Confirmed: The Midlife Crisis Is All Too Real—and, No, It’s Not Just for Men

Rachel Krause


Women get the short end of the stick when it comes to midlife crises. Men get new cars and younger wives and become more distinguished with age; we get depression, weight gain, and an overall sense of dread. While it’s long been suspected that the term “midlife crisis” is mostly used to justify bad behavior, a new paper set to be published in the forthcoming issue of the UK’s Economic Journal and recapped by the Guardian suggests that “human well-being” does, actually, hit a low point in our early 40s. So … it’s kind of inevitable.

The good news? The experts who conducted the research wrote, “Following the same men and women through the years of their evolving lives, we show that there is multicountry evidence for a U shape in the level of human well-being.” That means that, while satisfaction takes a dip beginning in early adulthood up to “its lowest point between the ages of 40 to 42,” it rises from there until the age of 70.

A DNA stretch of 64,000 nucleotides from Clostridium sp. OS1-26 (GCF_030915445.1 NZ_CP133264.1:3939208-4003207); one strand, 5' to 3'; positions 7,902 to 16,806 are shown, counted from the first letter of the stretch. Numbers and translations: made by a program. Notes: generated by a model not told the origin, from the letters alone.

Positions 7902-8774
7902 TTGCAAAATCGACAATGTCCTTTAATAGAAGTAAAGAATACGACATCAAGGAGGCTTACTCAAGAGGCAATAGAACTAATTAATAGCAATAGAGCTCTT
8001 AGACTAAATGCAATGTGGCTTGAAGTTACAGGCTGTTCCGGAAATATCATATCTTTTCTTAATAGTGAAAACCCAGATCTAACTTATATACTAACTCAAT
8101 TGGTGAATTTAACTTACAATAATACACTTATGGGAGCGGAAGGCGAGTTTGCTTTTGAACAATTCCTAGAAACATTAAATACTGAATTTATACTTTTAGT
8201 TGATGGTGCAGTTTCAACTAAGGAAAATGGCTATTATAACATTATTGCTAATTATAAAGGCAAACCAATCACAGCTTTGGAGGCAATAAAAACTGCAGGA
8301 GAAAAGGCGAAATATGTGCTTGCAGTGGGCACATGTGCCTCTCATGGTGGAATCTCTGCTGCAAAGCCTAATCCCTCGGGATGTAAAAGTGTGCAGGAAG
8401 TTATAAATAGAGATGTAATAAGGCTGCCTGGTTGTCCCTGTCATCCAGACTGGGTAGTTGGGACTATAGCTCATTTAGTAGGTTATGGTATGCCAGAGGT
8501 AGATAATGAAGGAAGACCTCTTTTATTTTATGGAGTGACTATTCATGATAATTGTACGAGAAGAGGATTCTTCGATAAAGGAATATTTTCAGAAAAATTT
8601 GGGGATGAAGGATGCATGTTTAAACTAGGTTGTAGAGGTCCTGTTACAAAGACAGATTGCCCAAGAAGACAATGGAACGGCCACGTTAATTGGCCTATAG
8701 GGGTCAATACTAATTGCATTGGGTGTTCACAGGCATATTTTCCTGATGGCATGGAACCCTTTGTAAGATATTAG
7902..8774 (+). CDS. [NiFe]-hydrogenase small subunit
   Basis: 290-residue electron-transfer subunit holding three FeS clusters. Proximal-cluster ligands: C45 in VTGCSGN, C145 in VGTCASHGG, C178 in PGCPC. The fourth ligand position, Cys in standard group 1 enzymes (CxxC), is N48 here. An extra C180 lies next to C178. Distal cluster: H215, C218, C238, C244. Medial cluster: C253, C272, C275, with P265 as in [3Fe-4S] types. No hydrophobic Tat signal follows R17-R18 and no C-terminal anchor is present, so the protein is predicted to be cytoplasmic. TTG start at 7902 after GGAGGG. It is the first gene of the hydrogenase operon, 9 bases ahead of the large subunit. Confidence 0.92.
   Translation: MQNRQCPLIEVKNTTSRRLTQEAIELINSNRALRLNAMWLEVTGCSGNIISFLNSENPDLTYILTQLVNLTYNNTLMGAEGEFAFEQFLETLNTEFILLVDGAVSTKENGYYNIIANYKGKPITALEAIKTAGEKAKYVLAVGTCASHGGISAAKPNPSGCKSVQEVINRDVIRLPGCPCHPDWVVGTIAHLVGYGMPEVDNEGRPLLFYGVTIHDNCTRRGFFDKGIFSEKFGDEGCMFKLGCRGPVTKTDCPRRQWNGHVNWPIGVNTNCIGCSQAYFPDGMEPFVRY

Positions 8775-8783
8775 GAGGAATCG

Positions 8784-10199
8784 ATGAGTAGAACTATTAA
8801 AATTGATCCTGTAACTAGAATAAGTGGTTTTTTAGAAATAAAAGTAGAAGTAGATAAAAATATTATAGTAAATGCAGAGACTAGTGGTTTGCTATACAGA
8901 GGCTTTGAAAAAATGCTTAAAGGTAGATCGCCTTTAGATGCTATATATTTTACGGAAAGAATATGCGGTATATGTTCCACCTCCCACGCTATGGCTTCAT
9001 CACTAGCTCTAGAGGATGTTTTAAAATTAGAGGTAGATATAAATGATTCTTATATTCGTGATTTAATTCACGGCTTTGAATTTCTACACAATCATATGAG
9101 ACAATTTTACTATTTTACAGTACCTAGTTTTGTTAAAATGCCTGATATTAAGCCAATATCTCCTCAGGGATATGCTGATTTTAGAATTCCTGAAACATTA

Phillip Hudson, a psychotherapist and patron of the West London Centre for Counseling, explained that the findings are relatively straightforward. “Childhood and old age are protected times of life to a degree,” he said. “In old age, you are funded, or you’ve funded it. It’s the same for a child—you are looked after at both ends of life, and your responsibilities are fewer.” We don’t know how buying a bright red Ferrari will make that midpoint transition any easier, but hey, whatever gets you through those two critical years.

MORE: Fact: Having More Friends in Your 20s Can Make You Live Longer